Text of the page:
Tanya Bonakdar Gallery is pleased to present its first exhibition with artist collective Slavs and Tatars. Featuring a new body of work, Afteur Pasteur challenges our understanding of the self through the unlikely relationship with bacteria and the microbe, the original Other or foreigner. Spanning both floors of the gallery, a fermented milk bar, sculptures, and two-dimensional works continue the collective’s playful exploration of the literary and political geography defined by themselves as “the region east of the former Berlin Wall and west of the Great Wall of China". Their first return to New York since their 2012 MoMA project Beyonsense, Afteur Pasteur collides hidden histories with our present anthropocene moment, collapsing academia and pop culture in one sweep, tongue firmly in cheek. Their newest cycle of research "Pickle Politics” turns to fermentation and souring in order to mine questions about the limits of human knowledge.
In the main gallery, a bacteria bar serves the savory yoghurt drink known in Turkey as ayran: like kumis or kefir, a historically important provision of protein to the nomadic tribes of Central Asia. These drinks' current revival as a foodie and health fad belies a complex historical provenance: after all, it is these same Turkic and Mongol hordes against which Western Civilization has defined itself for more than a millennium. While consuming a cold frothy cup, gallery visitors are able to reflect on our normally antagonistic relationship with bacteria: Afteur Pasteur offers a sour take on the sacred Abrahamic tenet of hospitality.
Throughout the last decade, the collective's work has mined the complexities and unexpected affinities across seemingly disparate cultures through three main activities: publications, lecture-performances, and exhibitions. Much like their stories tease out other stories, these three axes spill into one another, a veritably probioitic approach where books spawn sculptures and lecture-performances are cultured from installations.
Interspersed amongst the bar setting are refitted army cots: each unravels another thread in the unlikely role of fermentation, from militarization to linguistics and cosmology. The works are imbued with a humor that belies their somewhat more serious content matter: playing on the Hebrew etymology of Kumis, Leavened nods to the Jewish origins of the nomadic Turkic tradition of fermented mare's milk found across the steppe. Microcosmos features a re-working of Robert Fludd's Utriusque Cosmi Historia where bacteria replaces man at the center of the universe, an attempt to renegotiate our relationship with the microbe and the microcosmos. Figa challenges the Enlightenment’s emphasis on the rational and the cerebral via a hand gesture considered obscene in some countries and a benediction in others. The thumb protruding from a clenched fist revisits the old Egyptian proverb: “Life is a like a cucumber: one day in your hand and one day in your ass.”
The Kitab Kebab series offers books as a talismanic digestive, a mashup of narratives and texts to be appreciated as much through the gut as the mind. These works illustrate the collective’s appreciation for the high and the low, and the need for transversal, as opposed to horizontal or vertical, knowledge. Each of the vacuum-formed plastic placards from the Tranny Tease series explores a unique instance of transliteration or alphabet politics. The bastardized polyglot cousins of Marcel Broodthaers' "Poèmes industriels", the Tranny Tease address issues as diverse as power and identity and Polish nasal phonemes via the alphabets that accompany empires. These works see the artists asking viewers to conflate ideas or concepts normally thought of as antithetical. Through an amalgam of Russian and German, Kwas ist das skewers recent attempts to market the traditional fermented wheat beverage to Western customers.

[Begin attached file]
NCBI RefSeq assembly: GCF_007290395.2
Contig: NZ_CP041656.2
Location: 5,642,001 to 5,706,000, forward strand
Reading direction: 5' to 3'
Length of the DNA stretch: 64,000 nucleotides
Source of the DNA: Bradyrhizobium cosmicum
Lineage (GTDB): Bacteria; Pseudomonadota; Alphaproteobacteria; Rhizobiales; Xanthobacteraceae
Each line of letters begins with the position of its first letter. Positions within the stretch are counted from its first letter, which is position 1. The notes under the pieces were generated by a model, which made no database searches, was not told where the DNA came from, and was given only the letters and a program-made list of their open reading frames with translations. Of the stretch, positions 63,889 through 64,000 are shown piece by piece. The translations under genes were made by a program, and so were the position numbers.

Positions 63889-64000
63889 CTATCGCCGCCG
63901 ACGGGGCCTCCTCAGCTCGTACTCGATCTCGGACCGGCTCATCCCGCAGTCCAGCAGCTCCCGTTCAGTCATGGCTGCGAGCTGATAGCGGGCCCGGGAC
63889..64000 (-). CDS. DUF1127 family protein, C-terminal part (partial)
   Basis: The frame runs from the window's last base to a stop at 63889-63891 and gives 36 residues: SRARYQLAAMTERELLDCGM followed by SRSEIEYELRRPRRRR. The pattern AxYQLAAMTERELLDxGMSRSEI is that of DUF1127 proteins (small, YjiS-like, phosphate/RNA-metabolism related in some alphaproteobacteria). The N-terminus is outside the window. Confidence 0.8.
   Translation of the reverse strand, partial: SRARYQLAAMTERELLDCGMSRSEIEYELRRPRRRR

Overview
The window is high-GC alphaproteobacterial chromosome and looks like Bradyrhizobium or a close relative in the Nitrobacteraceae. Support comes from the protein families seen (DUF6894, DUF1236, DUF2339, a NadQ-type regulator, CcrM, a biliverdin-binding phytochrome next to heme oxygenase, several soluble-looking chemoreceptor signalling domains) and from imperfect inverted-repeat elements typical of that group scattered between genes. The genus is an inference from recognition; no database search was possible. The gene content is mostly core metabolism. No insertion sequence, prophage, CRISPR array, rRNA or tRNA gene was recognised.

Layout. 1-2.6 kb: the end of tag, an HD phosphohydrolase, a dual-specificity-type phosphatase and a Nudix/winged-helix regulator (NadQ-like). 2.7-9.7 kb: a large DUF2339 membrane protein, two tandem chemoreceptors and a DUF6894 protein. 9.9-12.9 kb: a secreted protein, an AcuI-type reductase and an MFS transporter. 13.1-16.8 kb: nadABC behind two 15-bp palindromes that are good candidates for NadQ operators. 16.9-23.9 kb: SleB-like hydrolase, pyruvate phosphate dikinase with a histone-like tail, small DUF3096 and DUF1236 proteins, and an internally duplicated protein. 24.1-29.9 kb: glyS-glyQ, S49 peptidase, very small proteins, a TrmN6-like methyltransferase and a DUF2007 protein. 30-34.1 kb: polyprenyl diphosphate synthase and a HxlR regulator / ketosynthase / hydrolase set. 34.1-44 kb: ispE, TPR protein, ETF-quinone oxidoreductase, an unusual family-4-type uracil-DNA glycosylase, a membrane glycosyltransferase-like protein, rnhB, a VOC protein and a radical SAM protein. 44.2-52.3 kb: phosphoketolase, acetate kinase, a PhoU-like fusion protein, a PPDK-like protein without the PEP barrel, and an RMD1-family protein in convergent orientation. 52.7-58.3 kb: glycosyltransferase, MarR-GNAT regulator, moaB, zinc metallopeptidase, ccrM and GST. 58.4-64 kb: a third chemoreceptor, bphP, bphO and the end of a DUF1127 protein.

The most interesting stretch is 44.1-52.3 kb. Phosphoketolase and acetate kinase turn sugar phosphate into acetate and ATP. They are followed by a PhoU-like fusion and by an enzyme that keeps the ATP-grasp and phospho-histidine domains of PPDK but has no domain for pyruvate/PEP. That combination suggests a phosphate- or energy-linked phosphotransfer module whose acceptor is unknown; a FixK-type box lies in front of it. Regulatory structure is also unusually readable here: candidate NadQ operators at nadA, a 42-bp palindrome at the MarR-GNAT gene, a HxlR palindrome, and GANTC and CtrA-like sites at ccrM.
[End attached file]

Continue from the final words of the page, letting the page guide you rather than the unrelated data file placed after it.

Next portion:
In the project space, the Love Letter carpets are inspired by the drawings of Vladimir Mayakovsky, the Futurist poet, playwright and artist who put his verse and skills at the service of the Bolsheviks, bringing him fame but also an early suicide. The carpets are an ode to the 1928 language reform of Turkish from Arabic to Latin script (and subsequent Cyrillization a mere ten years later). The caricatures depict the wrenching experience of having a foreign alphabet imposed on one's native tongue and the linguistic acrobatics required to negotiate such change.
Slavs and Tatars was founded in 2006 and has exhibited in major institutions globally. Their work has been the subject of solo exhibitions at venues including MoMA, NY (2012), Secession, Vienna (2012), Kunsthalle Zurich (2014), Dallas Museum of Art (2014), REDCAT, Los Angeles (2013), GfZK, Leipzig (2014). Group show presentations include the Tate Modern, Centre Pompidou, Museum of Modern Art, Warsaw, 2nd New Museum Triennial, 10th Sharjah, 8th Berlin, 3rd Thessaloniki, and 9th Gwangju Biennials. Currently their work is included in the Köln Skulpturpark and Sonsbeek ’16. A presentation of the artists' lecture-performances is presently being hosted by Fondation Boghossian - Villa Empain, Brussels through October. Later in the year, they will present their lecture-performance 79.89.09 at Stanford University. An upcoming survey marking their ten-year anniversary will tour from CCA Ujazdowski, Warsaw to CAC Vilnius, the Museum of Contemporary Art, Belgrade, and Salt Galata, Istanbul through 2017. Recently the artists' Mirrors for Princes exhibition toured from Kunsthalle Zurich to NYU Abu Dhabi, followed by IMA, Brisbane and most recently the Blaffer Art Museum, Houston. In 2015, they were nominated for Germany’s prestigious Nationalgalerie Preis where their installation won the audience choice award.